In general, the raised face design is most commonly used. Mating face is flat but portion inside bolt holes are raised 1/16″ (1.6mm) or 1/4″ (6.4mm). Once assembled, the gaskets may be removed easily without springing the flange. Steel flanges that are to mate with cast iron should have flat faces to prevent breaking the cast iron flange during bolt tightening. Gaskets are unconfined.
Mating face of both flanges are flat. Ring type gaskets are commonly used on this facing, covering essentially the entire face both inside and outside the bolts. Gaskets are unconfined.
These facings are commonly used in the bonnet of valves, the cover of pressure vessels and tanks subject to high pressures. Depth of recessed face normally equal to, or less than, height of male or raised face to prevent possibility of flanges coming together metal-to-metal when gasket is compressed. Raised outside diameter not more than 1/16″ (1.6mm) larger than outside diameter of male face. Joints must be pried apart for disassembly. Gaskets are semi-confined.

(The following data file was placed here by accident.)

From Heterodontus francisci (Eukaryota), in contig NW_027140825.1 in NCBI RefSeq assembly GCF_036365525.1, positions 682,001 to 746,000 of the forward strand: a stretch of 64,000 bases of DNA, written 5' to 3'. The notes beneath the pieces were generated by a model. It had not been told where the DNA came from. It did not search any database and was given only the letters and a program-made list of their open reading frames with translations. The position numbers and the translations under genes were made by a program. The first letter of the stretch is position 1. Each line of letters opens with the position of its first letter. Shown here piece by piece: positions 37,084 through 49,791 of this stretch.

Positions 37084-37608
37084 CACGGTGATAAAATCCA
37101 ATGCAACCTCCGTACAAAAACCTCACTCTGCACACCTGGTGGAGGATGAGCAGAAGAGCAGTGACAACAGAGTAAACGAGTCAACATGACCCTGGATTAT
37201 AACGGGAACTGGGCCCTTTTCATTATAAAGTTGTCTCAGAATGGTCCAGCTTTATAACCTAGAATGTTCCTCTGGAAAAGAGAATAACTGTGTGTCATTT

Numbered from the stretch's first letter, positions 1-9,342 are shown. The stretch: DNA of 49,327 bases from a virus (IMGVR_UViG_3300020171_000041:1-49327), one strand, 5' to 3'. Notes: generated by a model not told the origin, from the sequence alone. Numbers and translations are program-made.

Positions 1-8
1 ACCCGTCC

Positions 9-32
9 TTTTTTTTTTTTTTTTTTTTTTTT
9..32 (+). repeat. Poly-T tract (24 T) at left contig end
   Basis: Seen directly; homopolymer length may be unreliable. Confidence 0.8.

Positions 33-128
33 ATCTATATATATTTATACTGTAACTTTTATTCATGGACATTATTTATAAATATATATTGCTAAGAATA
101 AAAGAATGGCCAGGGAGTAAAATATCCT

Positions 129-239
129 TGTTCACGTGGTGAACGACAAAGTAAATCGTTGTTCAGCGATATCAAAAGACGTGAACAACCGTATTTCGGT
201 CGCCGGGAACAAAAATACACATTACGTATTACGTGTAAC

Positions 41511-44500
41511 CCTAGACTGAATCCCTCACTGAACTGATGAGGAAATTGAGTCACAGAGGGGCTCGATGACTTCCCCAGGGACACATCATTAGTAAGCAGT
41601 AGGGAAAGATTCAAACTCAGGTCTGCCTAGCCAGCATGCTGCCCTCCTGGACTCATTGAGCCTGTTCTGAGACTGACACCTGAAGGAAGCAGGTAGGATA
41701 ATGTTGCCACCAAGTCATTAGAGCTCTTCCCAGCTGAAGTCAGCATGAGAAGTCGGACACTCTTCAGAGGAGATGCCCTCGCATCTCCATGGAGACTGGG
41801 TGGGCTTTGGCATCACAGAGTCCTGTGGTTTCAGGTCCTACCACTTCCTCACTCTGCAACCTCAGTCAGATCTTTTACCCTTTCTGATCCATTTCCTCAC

These facings are commonly used in the bonnet of valves, the cover of pressure vessels and tanks subject to high pressures. Depth of groove equal to, or less than, height of tongue. Groove normally not over 1/16″ (1.6mm) wider than tongue. Although this joint must be pried apart for disassembly, tongue-and-groove flange do produce a high gasket pressure. Gaskets are fully confined.